Project Research Up until their transfer, Luftwaffe Feld-Division boys were outfitted with the traditional feldblau Luftwaffe Uniform, making them a distinctive blue on the battlefield, quite obviously different to the feldgrau of the Heer. After being subsumed into the army structure, the LwFD boys were outfitted with regular feldgrau Heer uniforms as their original blues ran out. This will give me the opportunity to paint a mixture of Luftwaffe and Heer uniforms and equipment for my force, as by 1944, there would have been a good mix of kit and uniform. A great source for uniforms is this here 18th Luftwaffe Field Division https://18thluftwaffefielddivision.weebly.com/our-kit.html> reenactment group (who don’t appear to have any info on their ‘About Us’ page, so I can’t thank them), and there is a full list of kit I could apply to my LwFD (you can follow the link and see the list yourself) and there is also this handy tidbit on the subject of mixed Heer/Luftwaffe uniforms:
“Very frequently we can see, especially as the war progressed into 1944-45, the use of Heer uniforms and insignia within the ranks of the LwFD. Not only was supply of uniforms and equipment transitioned to Heer supply, but also the replacements of men. It is for these reasons that we find such variance in equipment and uniforms through to the end of the war.”
Smock and Roll One of the key features of the Luftwaffe field boys was their iconically formless and ubiquitous camouflage smock. The picture at the top of the article shows a man of the Luftwaffe Field Divisions in one of these splinter-camo smocks. The plastic grenadier kit doesn’t happen to be wearing these smocks. If I were playing my LwFD as kitted fully in Heer or fully in Luftwaffe standard service uniforms this would be no problem, I would just paint then feldgrau of feldblau or a mixture of the two and be on my merry way. But no, I’m going to model a selection of my figures in this iconic smock—and that means Green Stuff.
The simple recipe is to trim off the bottom of the uniform jacket, slice off any pockets, and then with a rubber clay brush (as tiny as you can get it) start spreading the green stuff around the waist of the figure and down to just above his knees. The Luftwaffe camo smock did not have any breast pocket, so you could either shave those off the figures or very thinly green stuff around them to hide them, but in most cases there is enough webbing and extra bits of equipment already covering them. The smock did have a pocket on either thigh which you could model with two tiny squares of green stuff.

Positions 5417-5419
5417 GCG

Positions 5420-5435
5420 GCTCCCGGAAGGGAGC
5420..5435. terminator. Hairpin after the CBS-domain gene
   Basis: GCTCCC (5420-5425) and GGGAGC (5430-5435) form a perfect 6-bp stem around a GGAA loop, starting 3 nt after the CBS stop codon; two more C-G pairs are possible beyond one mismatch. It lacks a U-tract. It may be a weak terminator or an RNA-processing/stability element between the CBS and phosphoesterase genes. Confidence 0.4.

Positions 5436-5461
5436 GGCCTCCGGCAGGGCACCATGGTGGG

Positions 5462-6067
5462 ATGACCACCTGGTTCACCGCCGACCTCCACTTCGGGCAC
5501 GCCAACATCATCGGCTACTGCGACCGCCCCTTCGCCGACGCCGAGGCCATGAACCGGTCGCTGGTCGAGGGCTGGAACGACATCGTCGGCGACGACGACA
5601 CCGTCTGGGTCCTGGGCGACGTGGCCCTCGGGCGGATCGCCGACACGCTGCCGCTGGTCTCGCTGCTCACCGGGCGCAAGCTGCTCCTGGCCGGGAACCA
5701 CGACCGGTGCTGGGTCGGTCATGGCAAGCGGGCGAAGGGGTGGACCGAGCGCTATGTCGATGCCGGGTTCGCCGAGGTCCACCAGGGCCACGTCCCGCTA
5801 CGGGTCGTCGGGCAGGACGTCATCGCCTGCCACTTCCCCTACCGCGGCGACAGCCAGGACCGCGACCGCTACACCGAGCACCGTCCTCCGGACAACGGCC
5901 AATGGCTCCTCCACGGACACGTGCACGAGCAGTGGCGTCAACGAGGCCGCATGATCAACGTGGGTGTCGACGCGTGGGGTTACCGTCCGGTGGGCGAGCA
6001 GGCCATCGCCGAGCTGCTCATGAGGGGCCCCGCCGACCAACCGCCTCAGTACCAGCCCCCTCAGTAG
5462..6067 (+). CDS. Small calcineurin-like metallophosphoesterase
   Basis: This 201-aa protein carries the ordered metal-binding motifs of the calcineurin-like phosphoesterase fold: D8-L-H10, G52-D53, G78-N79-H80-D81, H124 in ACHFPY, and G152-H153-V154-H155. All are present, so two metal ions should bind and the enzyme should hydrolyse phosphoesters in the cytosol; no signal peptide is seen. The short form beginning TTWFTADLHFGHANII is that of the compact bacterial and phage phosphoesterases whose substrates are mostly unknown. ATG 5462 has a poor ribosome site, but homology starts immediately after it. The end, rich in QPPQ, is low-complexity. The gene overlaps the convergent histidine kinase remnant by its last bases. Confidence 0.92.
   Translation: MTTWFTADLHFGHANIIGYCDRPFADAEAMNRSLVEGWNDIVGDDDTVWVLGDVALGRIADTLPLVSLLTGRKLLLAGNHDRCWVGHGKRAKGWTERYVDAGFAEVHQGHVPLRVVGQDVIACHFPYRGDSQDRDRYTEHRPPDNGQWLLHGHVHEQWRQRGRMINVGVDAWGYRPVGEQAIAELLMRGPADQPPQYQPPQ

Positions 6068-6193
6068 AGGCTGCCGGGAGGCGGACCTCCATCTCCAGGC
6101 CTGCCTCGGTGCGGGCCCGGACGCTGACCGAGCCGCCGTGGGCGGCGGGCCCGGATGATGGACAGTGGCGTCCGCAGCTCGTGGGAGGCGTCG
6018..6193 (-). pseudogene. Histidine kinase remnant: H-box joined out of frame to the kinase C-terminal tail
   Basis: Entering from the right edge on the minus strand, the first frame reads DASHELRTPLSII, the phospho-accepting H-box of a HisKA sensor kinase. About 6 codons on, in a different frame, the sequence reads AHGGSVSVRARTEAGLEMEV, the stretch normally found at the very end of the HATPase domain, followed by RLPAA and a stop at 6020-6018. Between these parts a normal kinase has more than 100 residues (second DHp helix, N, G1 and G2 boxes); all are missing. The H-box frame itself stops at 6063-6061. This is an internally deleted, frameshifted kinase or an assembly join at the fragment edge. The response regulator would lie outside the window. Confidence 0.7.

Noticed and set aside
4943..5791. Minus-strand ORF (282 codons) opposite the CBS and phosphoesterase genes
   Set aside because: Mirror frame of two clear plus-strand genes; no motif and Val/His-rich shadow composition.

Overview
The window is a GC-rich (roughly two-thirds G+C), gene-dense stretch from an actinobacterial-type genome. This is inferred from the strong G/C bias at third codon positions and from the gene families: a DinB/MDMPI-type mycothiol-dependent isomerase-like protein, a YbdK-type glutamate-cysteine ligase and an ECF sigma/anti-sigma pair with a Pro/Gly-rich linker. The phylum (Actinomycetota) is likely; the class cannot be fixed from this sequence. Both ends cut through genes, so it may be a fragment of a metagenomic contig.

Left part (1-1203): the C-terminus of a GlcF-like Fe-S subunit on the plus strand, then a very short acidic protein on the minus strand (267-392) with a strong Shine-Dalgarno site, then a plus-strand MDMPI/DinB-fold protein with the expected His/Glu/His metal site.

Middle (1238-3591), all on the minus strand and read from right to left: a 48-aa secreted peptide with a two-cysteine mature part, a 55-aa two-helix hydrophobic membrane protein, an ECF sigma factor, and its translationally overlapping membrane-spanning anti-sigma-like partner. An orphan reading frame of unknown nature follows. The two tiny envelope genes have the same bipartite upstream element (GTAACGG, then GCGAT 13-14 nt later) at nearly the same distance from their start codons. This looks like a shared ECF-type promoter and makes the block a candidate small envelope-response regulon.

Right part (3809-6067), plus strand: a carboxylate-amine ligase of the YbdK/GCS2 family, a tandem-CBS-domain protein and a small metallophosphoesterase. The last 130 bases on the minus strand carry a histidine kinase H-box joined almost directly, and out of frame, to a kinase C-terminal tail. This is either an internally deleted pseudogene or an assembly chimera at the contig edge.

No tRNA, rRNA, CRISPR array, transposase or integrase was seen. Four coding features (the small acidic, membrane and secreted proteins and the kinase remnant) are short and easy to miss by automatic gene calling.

After priming, I painted the smock according to the instructions in Colours Of War, a mixture of German Camo Beige and Green Ochre, then highlighted with German Camo Beige. To separate my Luftwaffe camo pattern from the Heer I picked a slightly different colour combination, using Vallejo Panzer Aces Splinter Blotches I & II, which give a brighter colour palette and are a good colour choice for FJs too.
The guys in blue also benefited from Colours of War, as I followed the Luftwaffe Jaeger instruction in the book to get that bright blue I was so looking forward to painting.
The Rest of the Stuff in the List My 50 points of modified Luftwaffe infantry is certainly a bit ambitious, but it’s comforting to know that the following months will see me painting only a handful of tanks, so it’s not the end of the world. The 10.5cm guns in the support are being modelled as captured Russian guns from the Eastern Front just to add another point of visual interest to the list- they are close enough in use and effectiveness that it’s not beyond the pale to use the 10.5cm Unit Card for those models.
The elements of 21. Panzer that backed up the Luftwaffe in Caen will be represented by a pair of Tiger tanks, a handful of three or four StuGs, and a captured Sherman Firefly. Instead of keeping the list strictly to 100 points, I’m actually painting up a few more points worth of things so I have the option to switch and swap the odd unit or two to give the force a lot more modularity.
Make sure you check back on the Hobby League page each week to see what the gang has been up to, and to see how you can get involved with the Hobby League in your local store or club.
The Big Four Of Late War is a four-man journey through Late War starting with an army box each and working through every Late War release of V4.
With everyone in the Big Four selecting one of the four major Flames Of War Late War forces, it fell to Wayne to work on a German force which you can check out here on the Big Four Website…
Be sure to regularly check out the Big Four website during the course of the Late War journey- as you can see from the quality of Wayne’s painting here, the Big Four put a lot of effort into presenting exceptional armies.
All my figures are painted with the Vallejo range of paints. These are my personal suggestions only so please treat them as a guide and not “gospel”. I’ve also refrained from my usual technique of adding a little Deck Tan VP986 to the basic uniform colour and drybrushing highlights so you can see the actual colour more clearly.